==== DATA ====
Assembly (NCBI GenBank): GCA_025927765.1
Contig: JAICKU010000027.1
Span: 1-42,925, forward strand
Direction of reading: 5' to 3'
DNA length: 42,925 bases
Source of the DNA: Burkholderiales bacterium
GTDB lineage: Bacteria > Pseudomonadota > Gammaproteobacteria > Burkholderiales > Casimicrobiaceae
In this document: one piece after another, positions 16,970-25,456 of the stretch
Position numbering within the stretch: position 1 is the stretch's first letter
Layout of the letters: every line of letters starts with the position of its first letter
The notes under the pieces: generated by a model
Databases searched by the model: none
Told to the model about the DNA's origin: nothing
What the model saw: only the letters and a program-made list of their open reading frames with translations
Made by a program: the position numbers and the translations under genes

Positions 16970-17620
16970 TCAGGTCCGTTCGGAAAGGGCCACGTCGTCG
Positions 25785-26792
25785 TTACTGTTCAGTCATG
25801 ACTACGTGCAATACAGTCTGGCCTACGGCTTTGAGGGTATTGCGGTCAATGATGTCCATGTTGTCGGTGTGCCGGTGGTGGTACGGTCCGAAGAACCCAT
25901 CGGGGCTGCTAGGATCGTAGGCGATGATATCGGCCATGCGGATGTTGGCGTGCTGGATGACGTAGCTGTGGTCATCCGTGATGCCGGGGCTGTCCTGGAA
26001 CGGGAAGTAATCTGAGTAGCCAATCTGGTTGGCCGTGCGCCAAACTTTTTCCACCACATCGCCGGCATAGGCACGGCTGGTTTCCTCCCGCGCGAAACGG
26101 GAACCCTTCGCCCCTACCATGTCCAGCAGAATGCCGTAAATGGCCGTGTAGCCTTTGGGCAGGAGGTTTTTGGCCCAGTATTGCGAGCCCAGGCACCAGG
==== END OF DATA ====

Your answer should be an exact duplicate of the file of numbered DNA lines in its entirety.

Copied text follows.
Assembly (NCBI GenBank): GCA_025927765.1
Contig: JAICKU010000027.1
Span: 1-42,925, forward strand
Direction of reading: 5' to 3'
DNA length: 42,925 bases
Source of the DNA: Burkholderiales bacterium
GTDB lineage: Bacteria > Pseudomonadota > Gammaproteobacteria > Burkholderiales > Casimicrobiaceae
In this document: one piece after another, positions 16,970-25,456 of the stretch
Position numbering within the stretch: position 1 is the stretch's first letter
Layout of the letters: every line of letters starts with the position of its first letter
The notes under the pieces: generated by a model
Databases searched by the model: none
Told to the model about the DNA's origin: nothing
What the model saw: only the letters and a program-made list of their open reading frames with translations
Made by a program: the position numbers and the translations under genes

Positions 16970-17620
16970 TCAGGTCCGTTCGGAAAGGGCCACGTCGTCG
Positions 25785-26792
25785 TTACTGTTCAGTCATG
25801 ACTACGTGCAATACAGTCTGGCCTACGGCTTTGAGGGTATTGCGGTCAATGATGTCCATGTTGTCGGTGTGCCGGTGGTGGTACGGTCCGAAGAACCCAT
25901 CGGGGCTGCTAGGATCGTAGGCGATGATATCGGCCATGCGGATGTTGGCGTGCTGGATGACGTAGCTGTGGTCATCCGTGATGCCGGGGCTGTCCTGGAA
26001 CGGGAAGTAATCTGAGTAGCCAATCTGGTTGGCCGTGCGCCAAACTTTTTCCACCACATCGCCGGCATAGGCACGGCTGGTTTCCTCCCGCGCGAAACGG
26101 GAACCCTTCGCCCCTACCATGTCCAGCAGAATGCCGTAAATGGCCGTGTAGCCTTTGGGCAGGAGGTTTTTGGCCCAGTATTGCGAGCCCAGGCACCAGG